• I'm also noticing that when you tackle something with a lot of separate elements (like a lot of separate petals) you become more likely to rush the linework for each individual petal, as we see here on this lotus. As explained here back in Lesson 1, it's common for students to decide how much time they're going to spend on a drawing or exercise ahead of time, and they try and fit everything into that timespan. Thus, if they have a lot of lines to draw, each one receives less time. This is of course wrong - you should be allowing the complexity of the thing you're tackling to dictate how long it's going to take, ultimately giving each form you construct, every shape you draw, and every mark you execute, as much time as it individually requires to be done to the best of your current ability. If this means you cannot finish a given construction in one sitting, that's fine - you can spread it across multiple sittings and days as needed.

  • Lastly, do not forget the principles of markmaking from Lesson 1, and the specific steps involved in the ghosting method. I can see some of your marks/forms being pieced together with a lot of separate, loosely related strokes, rather than singular, purposeful, planned marks. You're allowing yourself to forget about those techniques at times, and it severely undermines the solidity of some of your constructions - like this one.

I'm going to assign some revisions below.

Next Steps:

Please submit the following:

  • 1 page, half of leaves, half of branches

  • 3 pages of plant constructions

When finished, reply to this critique with your revisions.
4:22 PM, Sunday July 10th 2022

Here are my revisions.


3:44 PM, Monday July 11th 2022

Your work here is definitely significantly better overall. Previously your drawings were very loose and lacked the kind of structure that passes solidity forward from one stage to the next (which is a critical aspect of construction). You have definitely improved in this regard, but there are two issues that I am still seeing that are present in your work:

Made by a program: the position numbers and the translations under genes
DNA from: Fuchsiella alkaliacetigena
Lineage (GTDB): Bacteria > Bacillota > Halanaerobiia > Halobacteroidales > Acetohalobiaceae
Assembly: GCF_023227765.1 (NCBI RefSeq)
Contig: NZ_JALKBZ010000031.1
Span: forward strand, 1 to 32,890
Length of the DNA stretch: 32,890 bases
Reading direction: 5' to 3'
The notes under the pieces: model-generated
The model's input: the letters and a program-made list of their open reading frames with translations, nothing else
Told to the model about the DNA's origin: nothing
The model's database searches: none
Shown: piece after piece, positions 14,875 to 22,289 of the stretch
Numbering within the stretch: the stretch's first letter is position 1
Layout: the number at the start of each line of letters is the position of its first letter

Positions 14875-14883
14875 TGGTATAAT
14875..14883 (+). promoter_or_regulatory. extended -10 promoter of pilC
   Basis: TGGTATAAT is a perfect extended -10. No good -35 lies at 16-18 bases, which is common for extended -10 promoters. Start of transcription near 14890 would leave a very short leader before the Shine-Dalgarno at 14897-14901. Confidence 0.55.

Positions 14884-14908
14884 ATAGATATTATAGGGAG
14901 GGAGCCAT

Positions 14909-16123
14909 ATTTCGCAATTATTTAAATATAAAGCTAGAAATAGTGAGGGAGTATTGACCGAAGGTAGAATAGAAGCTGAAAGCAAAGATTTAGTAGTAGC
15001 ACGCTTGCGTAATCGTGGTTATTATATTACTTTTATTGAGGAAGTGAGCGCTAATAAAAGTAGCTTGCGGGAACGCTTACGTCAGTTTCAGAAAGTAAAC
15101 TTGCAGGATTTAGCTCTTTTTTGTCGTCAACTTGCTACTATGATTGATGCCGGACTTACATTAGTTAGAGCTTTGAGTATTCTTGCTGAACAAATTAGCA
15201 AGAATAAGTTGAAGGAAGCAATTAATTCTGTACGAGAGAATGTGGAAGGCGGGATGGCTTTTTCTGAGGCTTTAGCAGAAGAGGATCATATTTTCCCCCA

• You're still zigzagging your edge detail back and forth. We can see this quite prominently in the edge detail of this geranium, resulting in weaker relationships between the phases of construction. Not as weak as before, as your linework is less sketchy, but it's definitely still a concern. This was an issue that I have called out multiple times, so I can only imagine that there is some aspect of this that you are not certain of. In this case, you should absolutely be asking me questions to seek clarity on whatever it is that is unclear. If the issue is not a misunderstanding, then it is an issue in how you're using the feedback you receive.

  • Another issue I pointed out in my last critique was the tendency to skip steps when tackling more complex leaf structures - that is, those with the many different arms. In my previous critique, I called your attention to this leaf, where you skipped the step of defining each individual arm as its own complete leaf structure, as shown in this demonstration which I linked previously as well. You can also see this demonstrated in these notes. This time around, we see a similar issue in this leaf. I can see some extra lines along the left side where it seems like you may be trying to construct those arms as complete leaf forms, but on the right side you neglect to do this. Here I've drawn on top of the leaf to try and make it very clear what I mean.

The feedback is dense and there are often going to be lots of things to address - that means that you cannot merely read through it once and expect to remember everything you need to correct. You'll need to read through it multiple times as you work through your revisions. Take notes if you have to, but however you do it, it is something only you can do.

Ultimately while I should assign further revisions, I think I have pointed out these issues frequently enough for you to have several separate explanations on what needs to be addressed - though if anything is unclear, you should definitely ask. As you have the explanations you'll need to address this on your own, and you have generally shown plenty of improvement in other areas, I'm going to mark this lesson as complete.

That said, if you do run into further issues implementing the specific points I've raised without asking questions for clarification when they're needed, then we will need to revisit whether this course can continue to provide you the support you may require right now, as we do not have the resources to point out the same issues repeatedly.

Next Steps:

Move onto lesson 4.

This critique marks this lesson as complete.
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A lot of my students use these. The last time I used them was when I was in high school, and at the time I felt that they dried out pretty quickly, though I may have simply been mishandling them. As with all pens, make sure you're capping them when they're not in use, and try not to apply too much pressure. You really only need to be touching the page, not mashing your pen into it.